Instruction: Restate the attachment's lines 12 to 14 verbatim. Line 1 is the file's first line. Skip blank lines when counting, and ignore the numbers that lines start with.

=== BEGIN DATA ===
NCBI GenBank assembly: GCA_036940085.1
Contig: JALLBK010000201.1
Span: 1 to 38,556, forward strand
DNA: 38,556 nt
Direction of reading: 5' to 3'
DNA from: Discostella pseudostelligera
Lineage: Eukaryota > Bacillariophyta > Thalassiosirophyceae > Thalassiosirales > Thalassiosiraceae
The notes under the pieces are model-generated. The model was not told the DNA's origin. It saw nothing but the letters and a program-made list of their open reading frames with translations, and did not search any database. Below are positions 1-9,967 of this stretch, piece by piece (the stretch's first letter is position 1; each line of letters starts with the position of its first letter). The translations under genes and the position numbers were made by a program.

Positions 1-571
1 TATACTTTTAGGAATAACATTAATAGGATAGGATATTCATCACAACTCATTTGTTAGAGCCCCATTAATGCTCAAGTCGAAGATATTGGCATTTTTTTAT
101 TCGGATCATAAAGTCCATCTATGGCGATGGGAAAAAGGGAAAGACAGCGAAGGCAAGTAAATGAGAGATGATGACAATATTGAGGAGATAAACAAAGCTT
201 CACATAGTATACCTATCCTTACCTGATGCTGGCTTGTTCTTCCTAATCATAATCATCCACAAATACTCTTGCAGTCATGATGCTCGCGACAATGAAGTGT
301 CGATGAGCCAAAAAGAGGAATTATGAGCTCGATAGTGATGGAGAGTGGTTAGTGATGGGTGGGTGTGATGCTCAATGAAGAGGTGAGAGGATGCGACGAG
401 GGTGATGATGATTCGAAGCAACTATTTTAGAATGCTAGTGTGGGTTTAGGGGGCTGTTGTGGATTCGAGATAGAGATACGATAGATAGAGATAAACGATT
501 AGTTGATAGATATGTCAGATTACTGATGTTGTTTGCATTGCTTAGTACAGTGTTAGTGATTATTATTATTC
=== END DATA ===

201 CACATAGTATACCTATCCTTACCTGATGCTGGCTTGTTCTTCCTAATCATAATCATCCACAAATACTCTTGCAGTCATGATGCTCGCGACAATGAAGTGT
301 CGATGAGCCAAAAAGAGGAATTATGAGCTCGATAGTGATGGAGAGTGGTTAGTGATGGGTGGGTGTGATGCTCAATGAAGAGGTGAGAGGATGCGACGAG
401 GGTGATGATGATTCGAAGCAACTATTTTAGAATGCTAGTGTGGGTTTAGGGGGCTGTTGTGGATTCGAGATAGAGATACGATAGATAGAGATAAACGATT